I am entering my fifth year as a Lounge columnist. It is the single most important thing I do, especially now that I am published every week. I am grateful to the editor who commissioned me, and to the paper’s readers. You are a most discerning and civilized audience, and I could not have written what I have here anywhere else. The fact is that I’ve asked that I not be sent feedback, whether praise or reproach, because writers should be insulated. The line at the end of this column was rephrased a few years ago from “send your feedback to Aakar”. To those who have written and got no response from me, an apology.
October: After many years of declining to come on television, I agree this year and am broadcast from home. Most of TV appearance, I realize, is awaiting your turn to speak. In his autobiography, the BBC’s Andrew Marr recounts an old hand’s advice on what to do when one wasn’t talking: “Just keep looking into the camera, old boy.” That’s what I do, staring in studied concentration at the lens. After an hour-long appearance on Arnab Goswami’s show (in which I speak 35 seconds), I wonder if I was on screen the whole time. I ask the wife. “Yes,” she says, “you looked demented.”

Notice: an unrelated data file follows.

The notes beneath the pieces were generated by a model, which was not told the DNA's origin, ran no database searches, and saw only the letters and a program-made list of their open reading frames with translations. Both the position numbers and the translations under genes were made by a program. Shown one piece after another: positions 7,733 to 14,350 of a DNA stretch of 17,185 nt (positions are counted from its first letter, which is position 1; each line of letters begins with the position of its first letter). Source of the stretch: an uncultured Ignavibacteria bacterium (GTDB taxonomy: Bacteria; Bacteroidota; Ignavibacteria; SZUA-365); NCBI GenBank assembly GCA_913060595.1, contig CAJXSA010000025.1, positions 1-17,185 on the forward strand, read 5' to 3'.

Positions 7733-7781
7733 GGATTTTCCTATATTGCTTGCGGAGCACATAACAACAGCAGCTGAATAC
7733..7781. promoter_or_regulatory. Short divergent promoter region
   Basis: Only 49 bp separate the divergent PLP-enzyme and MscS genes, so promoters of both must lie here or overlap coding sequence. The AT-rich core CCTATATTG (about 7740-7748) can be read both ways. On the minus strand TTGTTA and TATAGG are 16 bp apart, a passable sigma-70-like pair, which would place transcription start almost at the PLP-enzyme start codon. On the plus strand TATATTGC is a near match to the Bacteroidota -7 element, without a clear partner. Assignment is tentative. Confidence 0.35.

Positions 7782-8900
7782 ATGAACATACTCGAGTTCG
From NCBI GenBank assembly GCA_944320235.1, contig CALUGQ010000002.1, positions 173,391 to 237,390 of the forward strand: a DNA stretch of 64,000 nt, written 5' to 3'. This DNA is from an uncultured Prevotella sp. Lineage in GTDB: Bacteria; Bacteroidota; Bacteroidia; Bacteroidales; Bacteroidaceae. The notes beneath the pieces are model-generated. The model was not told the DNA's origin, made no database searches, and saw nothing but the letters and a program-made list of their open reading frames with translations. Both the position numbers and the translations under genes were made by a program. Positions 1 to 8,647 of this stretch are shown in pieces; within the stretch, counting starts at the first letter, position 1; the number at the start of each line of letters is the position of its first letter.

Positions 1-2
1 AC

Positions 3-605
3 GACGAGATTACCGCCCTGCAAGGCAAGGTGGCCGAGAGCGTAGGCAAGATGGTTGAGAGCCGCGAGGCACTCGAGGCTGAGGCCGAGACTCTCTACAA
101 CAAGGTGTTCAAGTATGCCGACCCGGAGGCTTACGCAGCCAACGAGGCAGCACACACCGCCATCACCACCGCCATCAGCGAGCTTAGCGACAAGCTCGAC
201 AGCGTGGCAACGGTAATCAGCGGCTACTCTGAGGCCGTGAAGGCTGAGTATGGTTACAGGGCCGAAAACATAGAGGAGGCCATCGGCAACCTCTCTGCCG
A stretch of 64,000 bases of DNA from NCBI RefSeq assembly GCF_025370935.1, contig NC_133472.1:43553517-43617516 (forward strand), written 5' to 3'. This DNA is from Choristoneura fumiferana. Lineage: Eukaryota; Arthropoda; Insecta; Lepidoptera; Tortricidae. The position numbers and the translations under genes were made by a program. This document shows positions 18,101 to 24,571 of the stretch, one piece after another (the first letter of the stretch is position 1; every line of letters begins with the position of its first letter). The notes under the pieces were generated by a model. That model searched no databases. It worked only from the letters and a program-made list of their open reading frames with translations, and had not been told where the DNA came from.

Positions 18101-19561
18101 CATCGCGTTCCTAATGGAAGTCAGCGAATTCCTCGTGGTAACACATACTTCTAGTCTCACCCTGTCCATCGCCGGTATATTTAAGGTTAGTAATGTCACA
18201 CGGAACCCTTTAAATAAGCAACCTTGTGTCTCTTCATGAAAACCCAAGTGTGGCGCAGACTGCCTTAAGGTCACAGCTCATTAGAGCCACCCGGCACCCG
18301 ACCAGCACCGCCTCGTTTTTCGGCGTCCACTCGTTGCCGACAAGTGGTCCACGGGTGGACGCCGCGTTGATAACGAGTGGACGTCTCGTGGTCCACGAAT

November: To Goa for a wedding. We’re booked at The Park in Candolim which is, on cold consideration, the worst hotel I have ever stayed in. Here’s an objective list of its faults: No parking on the premises and no valets, unventilated toilets not partitioned from the room, neighbour’s house is 16ft from your window, no carpeting and poor soundproofing means hearing the corridor action, the next room’s conversations and the reception phone go off all night. Avoid.
December: In Delhi for the Gujarat elections on Rajdeep Sardesai’s CNN-IBN. It’s a great panel including Lord Meghnad Desai, Yogendra Yadav and old friend Kumar Ketkar. I’m surprised by the number of people (Swapan Dasgupta, Manini Chatterjee) wearing sacred threads. On the 20th, we are on air from 7am-11pm and the amazing thing is how energetic Rajdeep and Sagarika Ghose are through the day. Not possible unless you love your work.
Aakar Patel is a writer and a columnist.
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First Published: Fri, Dec 28 2012. 05 54 PM IST